Anticosti fracking could cause earthquakes, expert says

A 5.6-magnitude earthquake that shook the U.S. Midwest on Saturday is being linked to the same kind of fracking proposed for Anticosti in the Gulf of St. Lawrence.

U.S. Midwest, Alberta, British Columbia enduring earthquakes due to 'human activity'

Canadian seismologist Maurice Lamontagne said human activity is triggering earthquakes like the ones seen in the U.S. Midwest, Alberta and B.C. (Radio-Canada)

A 5.6-magnitude earthquake that shook the U.S. Midwest on Saturday is being linked to the same kind of fracking proposed for Anticosti in the Gulf of St. Lawrence.

Maurice Lamontagne, a seismologist with the Geological Survey of Canada, said the earthquake in and around Oklahoma was caused by fractures in the bedrock due to fracking.

He said it's something that has been happening recently in British Columbia and Alberta and could happen on Anticosti if a fracking project there goes ahead. 

The Quebec government quietly issued drilling permits on the island to oil company Hydrocarbures Anticosti earlier this summer.

The company, which is a joint venture between the Quebec government and several other oil companies, said last month it would begin preparing several sites for hydraulic fracking. 

But if the fracking operation gets off the ground, and wells become widespread on the island, Lamontagne said it could become the site of the same type of earthquake that shook Oklahoma.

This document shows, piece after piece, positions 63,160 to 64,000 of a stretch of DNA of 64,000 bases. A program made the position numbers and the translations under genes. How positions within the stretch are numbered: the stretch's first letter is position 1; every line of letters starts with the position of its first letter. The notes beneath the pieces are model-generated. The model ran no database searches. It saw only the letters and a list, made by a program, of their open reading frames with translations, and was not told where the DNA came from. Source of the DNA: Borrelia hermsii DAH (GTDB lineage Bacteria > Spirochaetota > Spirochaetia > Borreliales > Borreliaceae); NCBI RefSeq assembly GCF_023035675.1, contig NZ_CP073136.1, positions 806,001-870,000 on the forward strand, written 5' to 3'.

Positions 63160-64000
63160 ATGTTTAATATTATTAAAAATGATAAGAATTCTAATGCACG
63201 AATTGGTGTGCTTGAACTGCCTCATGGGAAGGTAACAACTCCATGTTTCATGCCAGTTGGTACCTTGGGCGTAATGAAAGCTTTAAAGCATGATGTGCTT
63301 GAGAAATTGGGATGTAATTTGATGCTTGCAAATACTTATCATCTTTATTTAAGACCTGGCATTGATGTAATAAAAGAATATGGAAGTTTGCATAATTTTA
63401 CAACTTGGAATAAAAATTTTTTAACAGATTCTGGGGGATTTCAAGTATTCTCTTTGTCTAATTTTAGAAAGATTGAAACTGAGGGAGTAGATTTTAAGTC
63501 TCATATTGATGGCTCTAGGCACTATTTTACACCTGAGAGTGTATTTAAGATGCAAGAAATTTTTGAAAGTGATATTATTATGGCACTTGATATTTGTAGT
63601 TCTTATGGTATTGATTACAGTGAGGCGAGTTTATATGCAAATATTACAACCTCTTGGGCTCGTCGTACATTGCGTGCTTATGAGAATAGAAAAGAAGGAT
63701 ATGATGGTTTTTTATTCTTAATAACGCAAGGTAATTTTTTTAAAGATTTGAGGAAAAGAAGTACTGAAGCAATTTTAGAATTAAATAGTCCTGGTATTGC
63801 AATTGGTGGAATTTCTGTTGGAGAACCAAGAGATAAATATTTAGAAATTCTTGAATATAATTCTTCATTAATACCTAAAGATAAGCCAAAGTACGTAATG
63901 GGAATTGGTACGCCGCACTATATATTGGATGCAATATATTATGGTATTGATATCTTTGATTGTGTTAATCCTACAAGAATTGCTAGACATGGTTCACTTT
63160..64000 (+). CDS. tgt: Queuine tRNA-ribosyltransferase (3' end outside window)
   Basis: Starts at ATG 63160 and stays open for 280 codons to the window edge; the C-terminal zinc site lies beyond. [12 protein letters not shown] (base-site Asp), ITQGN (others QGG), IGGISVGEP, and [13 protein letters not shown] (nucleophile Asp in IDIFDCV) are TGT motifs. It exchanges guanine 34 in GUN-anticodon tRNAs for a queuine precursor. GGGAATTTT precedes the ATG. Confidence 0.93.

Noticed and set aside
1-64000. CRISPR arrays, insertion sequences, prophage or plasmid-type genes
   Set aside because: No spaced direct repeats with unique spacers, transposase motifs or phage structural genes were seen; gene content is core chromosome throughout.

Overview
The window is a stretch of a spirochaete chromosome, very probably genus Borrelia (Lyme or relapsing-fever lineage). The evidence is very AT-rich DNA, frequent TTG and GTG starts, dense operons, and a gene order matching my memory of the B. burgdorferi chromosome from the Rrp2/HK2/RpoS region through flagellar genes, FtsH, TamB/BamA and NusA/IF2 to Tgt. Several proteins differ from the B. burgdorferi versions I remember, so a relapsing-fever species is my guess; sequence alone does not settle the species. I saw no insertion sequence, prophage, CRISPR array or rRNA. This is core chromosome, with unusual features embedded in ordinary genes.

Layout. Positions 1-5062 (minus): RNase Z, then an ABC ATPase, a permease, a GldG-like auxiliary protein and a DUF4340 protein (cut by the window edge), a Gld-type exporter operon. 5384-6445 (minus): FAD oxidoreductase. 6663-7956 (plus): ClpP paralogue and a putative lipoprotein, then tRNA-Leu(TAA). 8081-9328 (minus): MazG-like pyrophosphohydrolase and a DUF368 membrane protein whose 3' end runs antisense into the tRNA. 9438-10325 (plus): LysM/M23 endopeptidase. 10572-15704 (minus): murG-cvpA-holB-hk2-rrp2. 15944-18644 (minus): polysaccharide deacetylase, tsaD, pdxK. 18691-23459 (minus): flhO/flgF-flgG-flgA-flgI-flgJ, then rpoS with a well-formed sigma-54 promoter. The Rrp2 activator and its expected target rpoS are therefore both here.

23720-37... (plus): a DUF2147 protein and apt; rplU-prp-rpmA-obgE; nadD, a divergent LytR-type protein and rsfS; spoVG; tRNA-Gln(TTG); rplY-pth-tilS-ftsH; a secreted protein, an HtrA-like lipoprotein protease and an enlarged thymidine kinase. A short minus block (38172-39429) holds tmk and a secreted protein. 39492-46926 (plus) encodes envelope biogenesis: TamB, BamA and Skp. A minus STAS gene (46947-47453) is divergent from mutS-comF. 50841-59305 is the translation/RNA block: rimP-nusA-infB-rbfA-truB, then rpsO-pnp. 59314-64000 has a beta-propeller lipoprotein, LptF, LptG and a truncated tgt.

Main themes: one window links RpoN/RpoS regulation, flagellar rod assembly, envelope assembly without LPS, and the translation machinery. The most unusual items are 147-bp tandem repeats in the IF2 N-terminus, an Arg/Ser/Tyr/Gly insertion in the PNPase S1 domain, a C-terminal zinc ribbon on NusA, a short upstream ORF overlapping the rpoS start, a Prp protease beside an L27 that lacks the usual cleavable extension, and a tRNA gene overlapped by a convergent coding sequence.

"If there were an earthquake it would be extremely local," Lamontagne said. "It would be very close to the site of injection." 

What triggers earthquakes in the fracking process is the re-injection of waste water at four to five kilometres below the earth's surface, he said. This wastewater then goes into rock formations with faults, causing earthquakes.

The mayor of Anticosti wants UNESCO to recognise the area as the 'Galapagos of the north' as a way to prevent oil and gas exploration. (R. Rancourt/Creative Commons)

Earthquakes caused by fracking aren't usually as powerful as natural earthquakes, but can also be more damaging. That's because they occur closer to the surface, and are more likely to shake a building's foundation. 

"The general population doesn't think there are earthquakes in Eastern Canada. We don't want to scare people, but we do want to get them to think about it," Lamontagne said.